This article first appeared in The Sunday Times on July 14, 2013
A 54-hour manhunt following last week’s brutal double murder at Kovan ended yesterday with a policeman in custody, sparking disbelief that a law enforcement officer was the prime suspect.
Senior Staff Sergeant Iskandar Rahmat, 34, was nabbed in Johor Baru on Friday night for the murders of motor workshop owner Tan Boon Sin, 67, and his son, Mr Tan Chee Heong, 42.
A 14-year veteran of the force and a member of the Bedok Police Division, he was facing financial difficulties and disciplinary proceedings. Checks showed that the married man was declared bankrupt last Thursday, a day after the murders.
His relationship to the victims is not yet clear, but he met the older Mr Tan at least once, when the latter reported a theft from a safe deposit box last year.
Iskandar was brought back to Singapore yesterday as Deputy Prime Minister Teo Chee Hean and Police Commissioner Ng Joo Hee broke the news about his identity at a sombre press conference.
Zero tolerance for cops who break the law
“The actions that the suspect has been accused of have tarnished the reputation of the Police. His actions, if proven, have abused the trust placed in him, and betrayed his colleagues in the Police Force who serve faithfully and dutifully.
“No one is above the law. Anyone who breaks the law, in particular officers placed in positions of trust or authority, will have to face the full weight of the law. We have zero tolerance for officers who break the law. I am confident that the investigations will be thorough and that justice will be served.
“I have asked the Commissioner of Police to tell every officer to continue to perform his duty faithfully and diligently so as to maintain the trust that the public has in the Police Force and our officers.
“The Criminal Investigation Department has worked hard to crack this case, resulting in the speedy arrest of the suspect.
"I also thank the Royal Malaysian Police for their assistance rendered in helping us arrest the suspect. This is an excellent example of the close and deeply valued partnership the law enforcement agencies of both countries have built over many decades.”
- Deputy Prime Minister and Home Affairs Minister Teo Chee Hean in a statement
“I cannot remember the last time a murder suspect was also a police officer,” a grim-faced Mr Ng told reporters. “You may have seen this kind of thing depicted in the movies and on TV, but when it happens for real, it hits you like a freight train.”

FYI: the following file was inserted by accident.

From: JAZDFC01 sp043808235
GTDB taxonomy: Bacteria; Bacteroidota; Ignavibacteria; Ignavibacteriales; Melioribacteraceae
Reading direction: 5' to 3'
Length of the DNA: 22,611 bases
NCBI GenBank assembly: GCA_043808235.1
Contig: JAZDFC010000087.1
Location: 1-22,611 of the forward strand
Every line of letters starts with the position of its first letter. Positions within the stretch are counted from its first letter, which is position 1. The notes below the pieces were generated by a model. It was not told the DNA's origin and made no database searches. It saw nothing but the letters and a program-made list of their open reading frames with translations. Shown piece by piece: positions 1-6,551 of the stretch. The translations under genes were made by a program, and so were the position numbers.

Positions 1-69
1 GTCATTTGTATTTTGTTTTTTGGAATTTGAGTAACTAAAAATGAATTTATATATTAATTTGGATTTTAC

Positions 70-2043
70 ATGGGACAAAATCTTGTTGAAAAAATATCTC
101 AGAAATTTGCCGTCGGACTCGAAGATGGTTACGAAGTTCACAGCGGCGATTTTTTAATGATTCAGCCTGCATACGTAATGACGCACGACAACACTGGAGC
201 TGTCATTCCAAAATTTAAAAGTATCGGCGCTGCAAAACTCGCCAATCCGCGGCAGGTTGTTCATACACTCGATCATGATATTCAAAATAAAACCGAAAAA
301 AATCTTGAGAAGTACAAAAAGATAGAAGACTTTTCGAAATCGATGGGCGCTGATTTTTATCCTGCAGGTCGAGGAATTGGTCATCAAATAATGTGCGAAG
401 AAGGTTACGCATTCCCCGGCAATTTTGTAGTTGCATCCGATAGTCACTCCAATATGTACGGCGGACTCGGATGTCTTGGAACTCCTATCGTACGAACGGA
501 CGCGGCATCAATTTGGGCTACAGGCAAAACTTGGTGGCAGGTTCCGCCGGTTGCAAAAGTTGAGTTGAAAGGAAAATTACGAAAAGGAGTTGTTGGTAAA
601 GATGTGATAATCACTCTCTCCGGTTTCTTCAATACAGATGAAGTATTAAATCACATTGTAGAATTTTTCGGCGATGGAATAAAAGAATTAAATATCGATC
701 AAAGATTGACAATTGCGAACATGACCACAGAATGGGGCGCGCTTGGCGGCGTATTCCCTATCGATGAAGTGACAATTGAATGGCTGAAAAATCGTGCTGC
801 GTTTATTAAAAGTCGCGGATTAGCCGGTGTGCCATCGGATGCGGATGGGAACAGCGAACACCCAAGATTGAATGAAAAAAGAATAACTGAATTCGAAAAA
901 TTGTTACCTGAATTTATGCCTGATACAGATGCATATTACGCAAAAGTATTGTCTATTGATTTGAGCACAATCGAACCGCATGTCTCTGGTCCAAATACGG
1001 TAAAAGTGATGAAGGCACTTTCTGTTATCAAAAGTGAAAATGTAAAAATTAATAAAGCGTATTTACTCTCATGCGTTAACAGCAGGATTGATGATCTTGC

DPM Teo, who is Home Affairs Minister, said if Iskandar is proven guilty, his crime would have tarnished the reputation of the police, but nobody is above the law.
Yesterday’s revelation of the murder suspect sent ripples across Singapore as former police officers, MPs and netizens expressed shock that a police officer had been arrested for murder.
The drama began last Wednesday afternoon, when horrified eyewitnesses saw the younger Mr Tan being dragged for a kilometre under a car at Upper Serangoon Road.
He had slash wounds to the neck, as did his father, who was later found dead in their family home at nearby Hillside Drive.
The blood-stained car belonging to the Tans was found the next day at Eunos, but by then, Iskandar had already left Singapore for Johor on a scooter.
By then too, the police knew they were hunting one of their own – but Mr Teo said they kept the details secret so as not to compromise investigations.
They worked closely with the Malaysian police, who picked up Iskandar at 11.30pm on Friday outside a seafood restaurant at Danga Bay.
He was taken to the Police Cantonment Complex yesterday before being taken to the scene of the crime for a re-enactment. He appeared expressionless in the police vehicle.
At the same time, police officers descended on Iskandar’s three-room flat in Kim Keat Avenue. His family were interviewed by police investigators for about three hours, but would not speak to reporters.
Checks showed that Iskandar was made a bankrupt last Thursday over $62,000 owed to a bank.
Police said he had been removed from investigative duties earlier because he had failed to declare his personal debt. He was moved to administrative work and barred from carrying firearms.
While the motive for the killings is still unclear, one key detail emerged yesterday: Iskandar was the investigating officer when the elder Mr Tan reported a theft from his safe deposit box last November. The case was passed to another officer already looking into a series of similar thefts.
Just hours before his death last week, the elder Mr Tan was said to have gone to his safe deposit box at the Certis Cisco Centre.
A member of the Tan family told The Sunday Times they did not know Iskandar, or if he had any dealings with the victims. “All we want now is for justice to be served,” said Mr Ong Boon Kok, 49, an uncle of the younger victim.
Additional reporting by Jalelah Abu Baker, Amelia Tan, Joyce Lim, Pearl Lee, Toh Yong Chuan and David Ee